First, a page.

Sean McDonald and Aimee McDonald: Rightsizing and the stages of life
April 28, 2017
There are direct correlations to home ownership and lifestyle. Whether moving into a larger home by upsizing, or moving into a smaller home by downsizing, a homeowner's rightsizing decisions intrinsically occur at various stages of life.
During time, the purchase of a larger and better home, is recognized as a natural progression of home ownership and yet, the reasons homeowners choose to upsize vary greatly. While it's natural to associate a desire to move into a larger home with an increase in family size, other reasons such as financial growth or simply a need for additional space, can also prove to be contributing factors. But, for many would-be upsizers, increased square footage isn't generally their sole consideration. Those who desire a bigger and better place to live, typically also seek homes possessing features not presently afforded to them in their current home.
Still, homeowners seeking to upsize must remain cognizant of the financial responsibilities encumbered in owning a larger home. In addition to increased mortgage payments, other incrementally higher costs such as maintenance, landscaping and utilities can prove unexpected. Prospective up-sizers may find the budgetary constraints inherent in owning a larger home quickly outweigh the benefits afforded. Bigger, doesn't necessarily always equate to better.
Purchasing a larger home might require prospective upsizers broaden their search efforts, not only to find a home aligned within their financial thresholds, but a home that also provides the features and amenities they seek. For many prospective upsizers, finding the right home requires they expand their search to neighboring areas, towns or cities they might not have originally considered.
Conversely, downsizing sometimes affords homeowners an opportunity to reduce ownership costs, while providing them with a means of accessing their home's earned equity. Having the ability to mobilize equity, can help owners reduce or eliminate mortgage responsibilities when purchasing a new home. As such, downsizing oftentimes proves a financially expedient means of achieving retirement.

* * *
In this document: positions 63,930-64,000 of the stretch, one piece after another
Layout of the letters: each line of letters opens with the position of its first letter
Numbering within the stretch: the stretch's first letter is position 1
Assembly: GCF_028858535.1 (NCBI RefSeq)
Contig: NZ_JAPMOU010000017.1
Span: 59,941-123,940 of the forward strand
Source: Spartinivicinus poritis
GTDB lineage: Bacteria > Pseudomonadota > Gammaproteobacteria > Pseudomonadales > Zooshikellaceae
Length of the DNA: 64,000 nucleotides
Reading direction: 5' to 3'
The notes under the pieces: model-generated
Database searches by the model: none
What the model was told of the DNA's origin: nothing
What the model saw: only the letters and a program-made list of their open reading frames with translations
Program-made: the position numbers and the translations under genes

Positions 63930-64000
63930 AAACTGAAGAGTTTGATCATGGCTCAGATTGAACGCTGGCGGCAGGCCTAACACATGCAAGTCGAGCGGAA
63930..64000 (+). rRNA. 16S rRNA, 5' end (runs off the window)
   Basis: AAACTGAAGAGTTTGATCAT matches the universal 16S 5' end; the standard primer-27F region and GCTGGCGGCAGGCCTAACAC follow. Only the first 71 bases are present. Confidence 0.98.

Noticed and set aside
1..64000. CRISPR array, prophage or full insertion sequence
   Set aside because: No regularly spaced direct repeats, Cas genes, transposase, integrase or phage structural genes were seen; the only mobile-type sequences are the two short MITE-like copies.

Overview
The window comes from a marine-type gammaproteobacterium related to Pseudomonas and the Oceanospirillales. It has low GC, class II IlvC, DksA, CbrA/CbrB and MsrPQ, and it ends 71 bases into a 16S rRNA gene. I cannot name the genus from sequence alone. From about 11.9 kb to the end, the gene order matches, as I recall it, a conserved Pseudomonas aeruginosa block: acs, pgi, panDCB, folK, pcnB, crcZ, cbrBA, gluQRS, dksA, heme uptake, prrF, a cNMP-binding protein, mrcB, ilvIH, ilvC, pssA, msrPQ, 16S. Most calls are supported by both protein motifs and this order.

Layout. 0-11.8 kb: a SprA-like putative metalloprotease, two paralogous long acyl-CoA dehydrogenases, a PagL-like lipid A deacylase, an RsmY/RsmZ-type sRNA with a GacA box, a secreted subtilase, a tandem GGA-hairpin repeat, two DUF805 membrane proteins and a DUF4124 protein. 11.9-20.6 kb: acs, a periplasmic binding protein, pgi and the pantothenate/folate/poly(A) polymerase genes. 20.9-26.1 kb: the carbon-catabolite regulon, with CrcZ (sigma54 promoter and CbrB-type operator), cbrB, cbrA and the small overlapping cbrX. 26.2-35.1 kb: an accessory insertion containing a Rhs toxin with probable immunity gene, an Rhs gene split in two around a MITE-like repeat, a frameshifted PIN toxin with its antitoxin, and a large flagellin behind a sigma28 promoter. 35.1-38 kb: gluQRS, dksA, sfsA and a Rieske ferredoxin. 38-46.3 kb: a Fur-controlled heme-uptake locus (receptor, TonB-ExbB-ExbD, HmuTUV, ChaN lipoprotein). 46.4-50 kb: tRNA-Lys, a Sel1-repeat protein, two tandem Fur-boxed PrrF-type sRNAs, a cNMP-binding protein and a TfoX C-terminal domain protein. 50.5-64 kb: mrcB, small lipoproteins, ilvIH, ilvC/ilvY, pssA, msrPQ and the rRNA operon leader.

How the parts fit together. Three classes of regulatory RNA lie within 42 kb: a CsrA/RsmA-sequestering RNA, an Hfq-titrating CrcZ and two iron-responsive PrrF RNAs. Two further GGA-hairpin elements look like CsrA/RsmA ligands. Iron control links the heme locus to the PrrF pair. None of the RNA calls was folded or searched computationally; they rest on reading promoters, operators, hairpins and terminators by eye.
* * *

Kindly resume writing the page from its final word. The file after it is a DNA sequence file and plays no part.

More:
However, downsizing doesn't always necessarily equate to a reduction in expenses. Relocating to an area where real estate is at a prime, may result in higher ownership costs. Like upsizers, downsizers have their own considerations to make when determining how much space they're willing to sacrifice and when coming to terms with the reasons why they've chosen to buy a smaller home.
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Although downsizers seek smaller properties, they typically also expect their new homes will continue to afford the same luxuries they've grown accustomed to. So, downsizers mustn't inadvertently choose a home failing to meet their expectations or they're likely to find themselves dissatisfied with their decision and possibly having to move again.
For some, the option of purchasing a condominium or townhouse can prove a worthwhile endeavor. However, other considerations like homeowner's associations (HOAs) and parking can present new challenges which previously weren't a concern. But, many homeowners benefit when residing within a communal setting and they may find living within an association serves to complement their lifestyle.
As a word of caution, while downsizing can afford homeowners an opportunity to reduce overhead and potentially help retirees augment their retirement funds, there can be unforeseen tax implications, especially when a home isn't used as a primary residence. Those who've considered downsizing are strongly encouraged to consult with a tax professional before making any decisions potentially impacting their financial position.
Whether seeking to upsize or downsize, the decision to sell an existing home in favor of purchasing another can be complicated. Successful rightsizing efforts demand careful thought and consideration. Prospective right-sizers, must therefore account for how they intend to transition themselves away from their existing home and into a new home better suited to their needs.
There are always financial and logistical considerations that must be made; however, right-sizers who take the time to qualify their expectations are usually better equipped to make informed decisions. Arguably, there are occasions when right-sizers may find it best not to commit to any changes, but those decisions can thoughtfully be based on research and not impulse. Those who've taken the time to qualify their search are apt to be more successful in their rightsizing choices than those who didn't adequately prepare.
Right-sizers are best served in first meeting with a mortgage lender and an experienced real estate professional before advancing their plans to sell their existing home and searching for a new one. Having a preapproved loan, understanding market dynamics and accounting for potential contingencies can help those seeking to transition, become more effective in their rightsizing efforts.
When in doubt, there are alternatives and homeowners may find rightsizing means not moving at all. Choosing to renovate an existing home sometimes affords homeowners an opportunity to make changes serving to transform their current home into a dream home, incorporating the latest options they might've otherwise sought to acquire through the purchase of a new home.
Regardless, rightsizing affords owners a chance to own a home which complements their respective needs. Whether investing in the future or accessing capital for retirement, knowing how and when to sell and buy, can enhance a right-sizer's financial aspirations. It's important to remember, the right home has the power to positively influence a homeowner's quality of life.
Sean and Aimee McDonald, Realtors with RE/MAX North Lake Tahoe, can be reached at 775-250-8335 or email@example.com.